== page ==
Laurence Van Ypersele

Université catholique de Louvain

Laurence van Ypersele, Doctor of History, is a full professor at Louvain University where she teaches historical criticism and contemporary history of the western world.

She is a member of the board of directors of the research centre at the Historial de la Grande Guerre, Péronne.

As a specialist of the memory of the Great War and the Belgian political imaging, she notably published: Le roi Albert, histoire d’un mythe (Quorum, 1995 ; and Labor, 2006), Questions d’histoire contemporaine: mémoire, conflits et identités (PUF, 2006), and in cooperation with E. Debruyne: De la guerre de l’ombre aux ombres de la guerre (Labor, 2004) and Je serais fusillé demain.

Les dernières lettres des patriotes belges et français fusillé par l’occupant. 14-18 (Racine, 2001) and with E. Debruyne and C. Kesteloot: Bruxelles, la mémoire et la guerre. 1914-2014 (La Renaissance du Livre, 2014).

The Great War One Hundred Years On

From Exultation to Indifference (Belgium, 2014 - 2018)?

At a time when the commemorations of the centenary end, the purpose of this contribution is to sketch a first reflection. What was the role of institutional actors? In what way and how were historians associated with it?What are the big markers of these unprecedented events at both Belgian and international levels?

The commemorations of the Centenary of the First World War was an excellent test for understanding the functioning of Belgian federalism. All the federated entities and the federal government have played a more or less important role, revealing specific political agendas that are as much about their positioning on the Belgian (and international) level as their respective interest for the First World War. These commemorations were also indicative of extremely strong local dynamics that partly contrast with scientific research, which is increasingly part of transnational or comparative perspectives.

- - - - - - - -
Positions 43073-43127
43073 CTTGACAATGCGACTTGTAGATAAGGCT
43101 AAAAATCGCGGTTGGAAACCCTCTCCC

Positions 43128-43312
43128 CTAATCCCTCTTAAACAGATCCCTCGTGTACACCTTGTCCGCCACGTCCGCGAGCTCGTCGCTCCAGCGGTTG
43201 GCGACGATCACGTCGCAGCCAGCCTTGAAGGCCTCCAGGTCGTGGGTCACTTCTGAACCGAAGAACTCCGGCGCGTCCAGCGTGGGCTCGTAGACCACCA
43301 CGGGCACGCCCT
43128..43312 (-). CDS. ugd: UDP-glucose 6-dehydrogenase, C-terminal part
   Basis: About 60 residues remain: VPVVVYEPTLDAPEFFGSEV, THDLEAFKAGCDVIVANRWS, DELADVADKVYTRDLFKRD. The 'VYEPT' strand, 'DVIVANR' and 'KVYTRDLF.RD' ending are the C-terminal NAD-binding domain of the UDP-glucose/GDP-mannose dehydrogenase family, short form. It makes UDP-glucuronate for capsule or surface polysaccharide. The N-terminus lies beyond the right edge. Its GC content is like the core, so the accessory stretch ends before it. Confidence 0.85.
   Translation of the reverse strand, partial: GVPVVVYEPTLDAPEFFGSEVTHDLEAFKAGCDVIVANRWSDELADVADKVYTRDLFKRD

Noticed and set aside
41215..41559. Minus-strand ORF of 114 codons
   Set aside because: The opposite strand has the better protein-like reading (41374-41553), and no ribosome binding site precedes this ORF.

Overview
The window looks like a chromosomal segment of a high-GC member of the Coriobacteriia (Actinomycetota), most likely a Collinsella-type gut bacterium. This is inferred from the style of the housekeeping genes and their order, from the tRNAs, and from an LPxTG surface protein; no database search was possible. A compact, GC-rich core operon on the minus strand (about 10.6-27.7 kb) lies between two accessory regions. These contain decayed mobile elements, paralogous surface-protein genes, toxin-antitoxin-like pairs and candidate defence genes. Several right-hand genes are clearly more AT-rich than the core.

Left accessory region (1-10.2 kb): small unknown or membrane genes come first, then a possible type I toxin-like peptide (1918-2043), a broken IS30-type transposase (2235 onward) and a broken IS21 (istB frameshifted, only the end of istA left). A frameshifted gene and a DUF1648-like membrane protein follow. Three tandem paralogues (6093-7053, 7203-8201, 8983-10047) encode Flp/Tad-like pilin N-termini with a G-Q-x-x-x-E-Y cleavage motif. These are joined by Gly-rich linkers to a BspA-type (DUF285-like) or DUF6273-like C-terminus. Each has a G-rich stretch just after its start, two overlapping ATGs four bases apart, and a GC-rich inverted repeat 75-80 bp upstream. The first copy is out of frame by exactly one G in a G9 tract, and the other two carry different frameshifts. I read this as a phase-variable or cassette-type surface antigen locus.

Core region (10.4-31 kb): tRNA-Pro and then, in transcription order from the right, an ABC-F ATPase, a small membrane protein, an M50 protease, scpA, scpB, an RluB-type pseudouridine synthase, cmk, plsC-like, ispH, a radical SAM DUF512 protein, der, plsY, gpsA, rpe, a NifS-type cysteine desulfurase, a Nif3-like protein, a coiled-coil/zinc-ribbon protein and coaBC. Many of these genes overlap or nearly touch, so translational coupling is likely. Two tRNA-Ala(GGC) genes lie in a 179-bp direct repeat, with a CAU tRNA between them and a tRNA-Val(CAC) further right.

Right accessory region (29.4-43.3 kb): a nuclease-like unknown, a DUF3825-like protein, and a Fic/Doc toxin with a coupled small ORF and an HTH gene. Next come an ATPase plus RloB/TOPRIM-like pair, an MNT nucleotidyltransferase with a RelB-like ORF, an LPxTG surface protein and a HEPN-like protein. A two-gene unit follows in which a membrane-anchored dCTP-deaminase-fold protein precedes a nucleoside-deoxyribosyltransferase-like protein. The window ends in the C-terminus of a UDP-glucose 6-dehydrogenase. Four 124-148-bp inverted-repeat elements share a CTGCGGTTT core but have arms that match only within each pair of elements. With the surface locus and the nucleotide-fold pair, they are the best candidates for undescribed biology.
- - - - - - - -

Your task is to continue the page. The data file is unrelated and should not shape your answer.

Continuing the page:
At a time when there are no more witnesses and where the monumental memory is no longer understandable by the new generations, one of the major preoccupations has been to make sense and to draw on a register of contemporary values even if it blurs the classic reading grids of the past. At the time of this first assessment, the eye will also be on new tools - commemorations in the digital era - and new practices - forms of re-enactment - without neglecting the importance of the media and the logic which have weighed heavily on this "great centenary".

At a time when the commemorations of the centenary end, the purpose of this contribution is to sketch a first reflection. What was the role of institutional actors? In what way and how were historians associated with it? What are the big markers of these unprecedented events at both Belgian and international levels? The commemorations of the Centenary of the First World War was an excellent test for understanding the functioning of Belgian federalism.

All the federated entities and the federal government have played a more or less important role, revealing specific political agendas that are as much about their positioning on the Belgian (and international) level as their respective interest for the First World War. These commemorations were also indicative of extremely strong local dynamics that partly contrast with scientific research, which is increasingly part of transnational or comparative perspectives.

At a time when there are no more witnesses and where the monumental memory is no longer understandable by the new generations, one of the major preoccupations has been to make sense and to draw on a register of contemporary values even if it blurs the classic reading grids of the past. At the time of this first assessment, the eye will also be on new tools - commemorations in the digital era - and new practices - forms of re-enactment - without neglecting the importance of the media and the logic which have weighed heavily on this "great centenary".

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